Enhanced Oil Recovery: Incentives to PromoteBy Gaspar Franco | Thu, 10/15/2020 - 13:07
Within the context of national oil and gas production that has been in a continuous decline since 2004 (sustained by mostly mature fields), and with its reserves demonstrating a similar trend, Mexico is at a crucial point to assert foresight and promote the rejuvenation of its oil industry. Improvements are required in many of the activities of its value chain, starting with a paradigm shift on the methodology related to the development of its new fields, which must reflect the constant improvement of the regulatory framework advocated by the 2013 Energy Reform.
In this sense, Enhanced Oil Recovery (EOR) has proven its worth as an important tool in numerous countries around the world, where its application has been essential for the optimum development of oil fields, leveraging higher production and recovery factors despite higher investments and risks involved.
One of the proven mechanisms to allay the additional risks and investments that EOR demands of operating companies is the granting of fiscal incentives, providing flexibility to regulatory frameworks, thereby generating win-win scenarios, under the premise that for the state to win, companies must win as well.
The use of incentives has boosted the application of Enhanced Oil Recovery projects, leading nations to significant benefits such as greater incorporation of reserves, larger local investments that benefit communities and their economy, increased production and improved recovery factors, adding attractiveness to investments, which result in better credit ratings as the oil income grows begetting an overall higher tax collection.
Mexico practically does not have any EOR projects. Consequently, its average recovery factor barely reaches 20 percent, which is almost half of the worldwide average. The granting of incentives for the application of EOR methods is still incipient and scant.
A recent thesis, "Comparative analysis of regulatory schemes for promoting Enhanced Oil Recovery processes in Mexico," published by the Universidad Nacional Autónoma de México, authored by Carlos Alberto Arrieta Pimentel and directed by José Luis Bashbush Bauza, presents an extensive analysis of the benefits for countries and the relevance of granting incentives for the application of Enhanced Oil Recovery.
The thesis demonstrates with real examples the favorable impact of granting incentives for the application of EOR throughout the world, highlighting a few outstanding cases in Norway, Canada (provinces of Alberta and Saskatchewan), Brazil and Colombia.
In the case of Norway, through contractual restructuring and the search for profitability before and after taxes, the government has promoted the extended use of EOR, despite the fact that its oil fields are mostly mature fields. Recovery factors for some of the fields exceed 60 percent. Ekofisk, one of the main and most famous examples, began its productive life in the 1970s. Production increased and declined but due to the judicious application of an Enhanced Oil Recovery process, it generated a second peak of productivity. This effect had a positive impact on its profitability, contributing to an increase in the value of its Government Pension Global Fund to about US$1 trillion (2020), making it one of the most valuable funds in the world.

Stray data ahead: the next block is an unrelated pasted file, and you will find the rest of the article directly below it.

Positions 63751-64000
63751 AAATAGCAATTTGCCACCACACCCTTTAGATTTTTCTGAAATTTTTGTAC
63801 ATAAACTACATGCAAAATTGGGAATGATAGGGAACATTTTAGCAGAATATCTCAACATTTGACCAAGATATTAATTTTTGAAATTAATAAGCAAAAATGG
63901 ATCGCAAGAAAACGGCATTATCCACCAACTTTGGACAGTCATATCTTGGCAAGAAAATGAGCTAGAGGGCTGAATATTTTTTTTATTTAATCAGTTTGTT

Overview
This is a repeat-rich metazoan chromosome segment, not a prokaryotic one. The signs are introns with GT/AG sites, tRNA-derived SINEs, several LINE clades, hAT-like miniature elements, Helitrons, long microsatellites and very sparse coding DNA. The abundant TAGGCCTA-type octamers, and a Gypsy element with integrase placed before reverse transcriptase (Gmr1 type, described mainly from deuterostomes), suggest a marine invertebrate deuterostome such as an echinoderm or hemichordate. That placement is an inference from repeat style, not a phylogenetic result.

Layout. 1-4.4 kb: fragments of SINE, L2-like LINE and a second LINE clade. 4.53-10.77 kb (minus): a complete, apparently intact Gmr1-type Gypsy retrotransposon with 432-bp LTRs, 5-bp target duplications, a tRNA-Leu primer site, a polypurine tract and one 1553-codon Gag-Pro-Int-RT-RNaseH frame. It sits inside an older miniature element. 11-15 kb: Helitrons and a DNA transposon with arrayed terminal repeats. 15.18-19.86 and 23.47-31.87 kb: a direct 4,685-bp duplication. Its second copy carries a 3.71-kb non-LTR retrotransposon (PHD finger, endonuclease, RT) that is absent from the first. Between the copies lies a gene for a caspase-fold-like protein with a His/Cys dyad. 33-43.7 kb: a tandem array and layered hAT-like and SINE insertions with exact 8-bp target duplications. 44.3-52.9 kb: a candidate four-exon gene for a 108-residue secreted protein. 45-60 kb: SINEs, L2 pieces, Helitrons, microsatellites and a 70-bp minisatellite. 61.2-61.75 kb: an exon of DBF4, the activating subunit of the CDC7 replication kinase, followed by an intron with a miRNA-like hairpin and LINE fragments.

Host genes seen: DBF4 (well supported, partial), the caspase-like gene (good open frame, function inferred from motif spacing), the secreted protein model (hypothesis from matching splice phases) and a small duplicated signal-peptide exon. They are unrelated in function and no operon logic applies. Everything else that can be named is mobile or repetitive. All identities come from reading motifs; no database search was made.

Another case is the Canadian province of Alberta, known for having large accumulations of unconventional resources that must leverage Enhanced Oil Recovery processes and which in winter conditions can reach temperatures of -40°C.
These conditions demand large investments and represent greater risks. However, through attractive contracts that contemplate a decrease in the royalties paid to the province for the application of EOR processes, the Alberta oil industry has become so attractive that the government organizes bidding rounds every two weeks on average, holding about 24 per year.
These are just a couple of examples of the potential benefits to state entities attainable through the granting of incentives to the oil industry if EOR methods are timely applied.
It is essential for Mexico to emulate those experiences to accelerate the modernization and increase the efficiency of its oil industry, and in that way promote greater well-being for the country.
Incentives for the application of Enhanced Oil Recovery have barely been mentioned in the Mexican regulation. A necessary paradigm shift is required to boost the production and recovery factors in Mexico’s mature fields.